When scanning financial markets data looking for any curveballs that the nascent year may have thrown our way, one’s eyes tend to hone in on recent moves in the currency market. What stands out is how the beleaguered Euro is now worth $1.33, its highest level in nearly a year. This rise stands in contrast to market forecasts predicting the EUR dipping against the USD over the course of 2013. In truth, the move began last summer with the ECB’s July statement that it would do “whatever it takes” to ensure the survival of the single currency. Since then, the USD has lost 9.3% of its value vs. the Euro. In dealing with these two flawed….in the macroeconomic sense….currencies, one must decipher whether it is an issue of EUR strength or USD weakness. To partially answer that, we can look at the USD index, which is based on a basket of currencies from six major advanced-markets. During the same period this index (DXY) has dipped 4.7%, granted much of it owing to the EUR’s large weighting within the basket.
All of this is likely a bit abstract for those not chained to a trading terminal and espresso machine the whole day. But such movements in the FX market provide insight into a country’s economic condition and also give clues on developments in other asset classes such as equities and government bonds.
Tossing in the Wrench
In the textbooks, the value of free-floating currencies should be set by a country’s level of trade, demand for its financial products, and investors’ perception of its macroeconomic condition with regard to growth, inflation and interest rates. Of course in extraordinary times all these factors can get overwhelmed by the actions and words of a few high level government and central bank officials. Mario Draghi’s unequivocal support of the Euro is one example, removing (for now) the risk premium that the currency would eventually vaporize. Only two months later, the U.S. Fed announced QE3 to the tune of $85bn in monthly asset purchases. Not to be outdone, Japanese officials recently gave a serious shout-down to the Yen, which has seen that currency plummet nearly 14% vs. the USD since September and 21% vs. the Euro (since July). This move has undoubtedly caused elation among Japanese exporters, making their products cheaper on the global stage. The southward drift of the USD has equally ameliorative effects for the U.S. trade balance and also has the added benefit of kicking foreign bondholders in the teeth by diminishing the future value of their holdings. The recent rise in the Euro, has begun to sound alarm bells as more expensive exports would add yet another hurdle to the region’s anemic growth. Austerity has already scarred the economic landscape, leaving trade as one of the few remaining straws upon which to grasp. Any time there is so much action, real or perceived, to depreciate a currency, the detrimental concept of beggar thy neighbor arises, which inevitably distorts normal trade flows, global economic cooperation and ultimately growth.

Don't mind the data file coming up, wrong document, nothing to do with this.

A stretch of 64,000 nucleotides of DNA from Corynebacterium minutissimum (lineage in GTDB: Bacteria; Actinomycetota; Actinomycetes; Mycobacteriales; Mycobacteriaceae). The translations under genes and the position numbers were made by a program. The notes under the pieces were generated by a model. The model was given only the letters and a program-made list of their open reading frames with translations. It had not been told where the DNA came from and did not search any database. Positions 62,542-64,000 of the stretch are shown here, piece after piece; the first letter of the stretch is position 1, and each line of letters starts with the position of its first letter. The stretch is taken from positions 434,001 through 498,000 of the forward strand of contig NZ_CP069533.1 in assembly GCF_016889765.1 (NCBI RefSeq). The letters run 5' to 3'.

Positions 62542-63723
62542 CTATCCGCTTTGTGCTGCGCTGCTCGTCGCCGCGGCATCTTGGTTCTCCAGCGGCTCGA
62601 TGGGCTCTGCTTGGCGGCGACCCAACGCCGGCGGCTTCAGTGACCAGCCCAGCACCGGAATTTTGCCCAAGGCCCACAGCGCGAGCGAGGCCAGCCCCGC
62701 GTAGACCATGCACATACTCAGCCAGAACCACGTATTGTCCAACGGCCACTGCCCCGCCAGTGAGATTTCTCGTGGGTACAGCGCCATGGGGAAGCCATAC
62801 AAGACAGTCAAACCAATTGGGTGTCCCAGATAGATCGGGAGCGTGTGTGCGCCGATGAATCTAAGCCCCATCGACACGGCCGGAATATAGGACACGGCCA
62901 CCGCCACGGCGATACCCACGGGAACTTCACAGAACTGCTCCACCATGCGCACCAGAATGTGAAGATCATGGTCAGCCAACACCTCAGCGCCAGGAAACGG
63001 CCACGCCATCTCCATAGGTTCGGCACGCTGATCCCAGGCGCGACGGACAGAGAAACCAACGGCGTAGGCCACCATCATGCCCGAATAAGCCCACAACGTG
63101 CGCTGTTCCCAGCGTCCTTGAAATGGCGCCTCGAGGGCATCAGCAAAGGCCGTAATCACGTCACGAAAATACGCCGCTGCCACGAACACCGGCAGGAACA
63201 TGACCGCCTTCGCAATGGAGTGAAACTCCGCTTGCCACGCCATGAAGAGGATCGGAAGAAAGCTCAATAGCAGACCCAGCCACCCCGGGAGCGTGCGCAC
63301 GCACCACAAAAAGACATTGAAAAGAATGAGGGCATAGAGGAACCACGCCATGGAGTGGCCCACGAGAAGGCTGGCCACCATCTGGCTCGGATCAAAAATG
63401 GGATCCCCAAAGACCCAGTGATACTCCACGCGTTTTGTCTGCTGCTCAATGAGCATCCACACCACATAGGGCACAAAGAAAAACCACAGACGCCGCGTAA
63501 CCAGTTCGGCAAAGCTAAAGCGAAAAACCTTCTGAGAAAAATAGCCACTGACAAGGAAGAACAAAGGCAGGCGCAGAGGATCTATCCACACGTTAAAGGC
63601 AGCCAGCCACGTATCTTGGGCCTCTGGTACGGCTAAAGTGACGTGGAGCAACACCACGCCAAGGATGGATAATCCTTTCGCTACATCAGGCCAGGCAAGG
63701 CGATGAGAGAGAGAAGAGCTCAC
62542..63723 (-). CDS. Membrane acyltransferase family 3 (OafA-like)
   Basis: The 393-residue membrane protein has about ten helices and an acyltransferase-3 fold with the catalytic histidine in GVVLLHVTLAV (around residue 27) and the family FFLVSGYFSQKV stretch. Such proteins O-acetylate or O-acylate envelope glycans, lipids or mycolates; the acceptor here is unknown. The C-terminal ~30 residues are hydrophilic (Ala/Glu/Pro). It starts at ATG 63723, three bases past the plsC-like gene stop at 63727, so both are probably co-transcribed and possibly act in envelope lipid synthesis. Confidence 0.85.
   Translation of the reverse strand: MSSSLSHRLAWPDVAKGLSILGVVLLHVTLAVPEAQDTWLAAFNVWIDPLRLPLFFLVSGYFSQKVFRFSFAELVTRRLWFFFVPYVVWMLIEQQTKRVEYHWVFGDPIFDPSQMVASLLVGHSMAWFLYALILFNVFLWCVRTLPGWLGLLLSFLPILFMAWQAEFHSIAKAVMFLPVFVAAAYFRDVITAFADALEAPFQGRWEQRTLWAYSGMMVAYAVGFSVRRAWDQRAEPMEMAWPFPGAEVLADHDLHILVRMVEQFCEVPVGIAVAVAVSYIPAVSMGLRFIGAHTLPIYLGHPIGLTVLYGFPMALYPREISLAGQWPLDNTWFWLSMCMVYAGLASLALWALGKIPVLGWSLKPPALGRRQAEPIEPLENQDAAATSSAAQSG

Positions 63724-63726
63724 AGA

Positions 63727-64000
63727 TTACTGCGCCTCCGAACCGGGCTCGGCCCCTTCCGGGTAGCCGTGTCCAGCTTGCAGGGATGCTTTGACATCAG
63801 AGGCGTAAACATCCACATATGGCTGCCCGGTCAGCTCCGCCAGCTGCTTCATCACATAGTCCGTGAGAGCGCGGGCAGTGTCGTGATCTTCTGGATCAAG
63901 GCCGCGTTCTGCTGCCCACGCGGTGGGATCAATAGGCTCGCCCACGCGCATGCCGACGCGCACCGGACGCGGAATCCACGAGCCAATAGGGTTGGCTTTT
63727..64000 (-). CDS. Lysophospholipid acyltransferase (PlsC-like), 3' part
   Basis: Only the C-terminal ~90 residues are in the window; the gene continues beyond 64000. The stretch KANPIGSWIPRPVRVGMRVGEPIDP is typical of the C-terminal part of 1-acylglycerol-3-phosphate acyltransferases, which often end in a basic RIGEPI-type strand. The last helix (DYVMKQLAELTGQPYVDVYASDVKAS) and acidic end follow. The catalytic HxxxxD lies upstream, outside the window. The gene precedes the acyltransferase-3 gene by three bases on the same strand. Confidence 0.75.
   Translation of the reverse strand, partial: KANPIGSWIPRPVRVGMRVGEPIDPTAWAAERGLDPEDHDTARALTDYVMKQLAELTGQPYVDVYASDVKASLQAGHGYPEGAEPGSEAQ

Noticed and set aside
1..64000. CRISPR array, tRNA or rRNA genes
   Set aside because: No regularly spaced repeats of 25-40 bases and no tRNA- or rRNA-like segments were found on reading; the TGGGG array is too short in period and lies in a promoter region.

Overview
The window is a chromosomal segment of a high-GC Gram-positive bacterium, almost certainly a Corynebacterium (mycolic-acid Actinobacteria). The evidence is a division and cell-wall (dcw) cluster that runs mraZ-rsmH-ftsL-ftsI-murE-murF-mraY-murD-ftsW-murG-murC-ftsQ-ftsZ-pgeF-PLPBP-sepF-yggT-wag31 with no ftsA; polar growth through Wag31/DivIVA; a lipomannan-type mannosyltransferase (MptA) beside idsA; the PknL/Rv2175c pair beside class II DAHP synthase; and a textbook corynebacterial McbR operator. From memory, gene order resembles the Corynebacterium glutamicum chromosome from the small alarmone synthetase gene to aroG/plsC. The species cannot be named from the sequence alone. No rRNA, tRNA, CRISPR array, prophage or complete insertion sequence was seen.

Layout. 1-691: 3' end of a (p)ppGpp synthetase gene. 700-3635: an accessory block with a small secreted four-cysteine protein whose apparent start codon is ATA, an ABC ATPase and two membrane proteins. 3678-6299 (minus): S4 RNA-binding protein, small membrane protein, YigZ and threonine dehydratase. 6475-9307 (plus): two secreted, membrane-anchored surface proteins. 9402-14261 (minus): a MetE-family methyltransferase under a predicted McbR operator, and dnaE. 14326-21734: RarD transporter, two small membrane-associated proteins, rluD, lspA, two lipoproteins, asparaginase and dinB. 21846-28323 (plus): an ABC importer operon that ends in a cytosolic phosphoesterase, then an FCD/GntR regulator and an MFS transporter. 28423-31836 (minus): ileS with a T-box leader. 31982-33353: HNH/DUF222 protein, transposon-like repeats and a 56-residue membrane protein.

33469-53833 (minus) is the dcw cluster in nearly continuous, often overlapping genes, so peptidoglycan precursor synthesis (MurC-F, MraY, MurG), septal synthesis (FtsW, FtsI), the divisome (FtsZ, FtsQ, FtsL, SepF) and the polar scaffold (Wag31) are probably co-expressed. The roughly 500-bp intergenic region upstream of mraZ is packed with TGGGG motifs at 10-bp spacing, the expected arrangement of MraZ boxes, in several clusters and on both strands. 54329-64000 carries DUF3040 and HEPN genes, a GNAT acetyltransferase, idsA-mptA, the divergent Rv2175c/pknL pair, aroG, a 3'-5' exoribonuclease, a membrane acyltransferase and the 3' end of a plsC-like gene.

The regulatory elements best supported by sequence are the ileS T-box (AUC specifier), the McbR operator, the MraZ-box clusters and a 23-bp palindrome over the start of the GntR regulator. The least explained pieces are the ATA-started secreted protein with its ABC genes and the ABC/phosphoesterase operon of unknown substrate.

High on Its Perch….As in the Past Were Louis XVI, General Custer and Lance Armstrong
The U.S. has had a pretty good thing going for quite a while. That thing is the fact that the dollar acts as the world’s reserve currency. Yet, all good things must come to an end. Not that there is an imminent dollar crisis on the horizon, but the country’s chronic fiscal imbalances are becoming ever harder to ignore. As evidenced by the fiscal-cliff fight (which solved nothing), markets are eager to learn how the federal government can cull its debt ratio of 100% of GDP and better match revenues to ever-growing outlays. Until now, there has been continued demand for U.S. Treasuries, namely from the buyers down the street at the Fed. The central bank’s purchases are purportedly for kick-starting the economy, but the elephantine balance sheet, which has ballooned to nearly $3 trillion, has lowered interest rates sufficiently to allow the government to finance its obligations on the cheap. Unfortunately, as seen in the second chart, those newly created funds have not found their way into circulation and thus into wages or rising corporate sales.
Vacancy at the Safe Haven Resort
Even without Fed intrusion…..I mean participation….in the Treasury market, the U.S. reaps advantages from its position as the world’s largest economy and the role the USD plays in it. If U.S. growth is outpacing other parts of the word, all things being equal, the greenback should appreciate. This is a consequence of the aforementioned demand increase for U.S. manufactured goods and financial assets like equities. Should the global economy (including the U.S) hit the skids, then the USD’s value should….get this….rise in this situation as well. The reason is the role Treasuries play as the world’s favored safe-haven investment. When bond demand goes up in tumultuous times, the dollar follows along, as investors need the greenback to facilitate Treasury purchases.
The table seems set for the latter (sluggish growth) scenario for 2013. Just this past week the World Bank lowered its global growth forecasts to 2.4%, with developed markets registering only a 1.3% expansion and the Eurozone mired in negative territory. As seen below, the IMF, despite a higher top-line number, expects a similar path.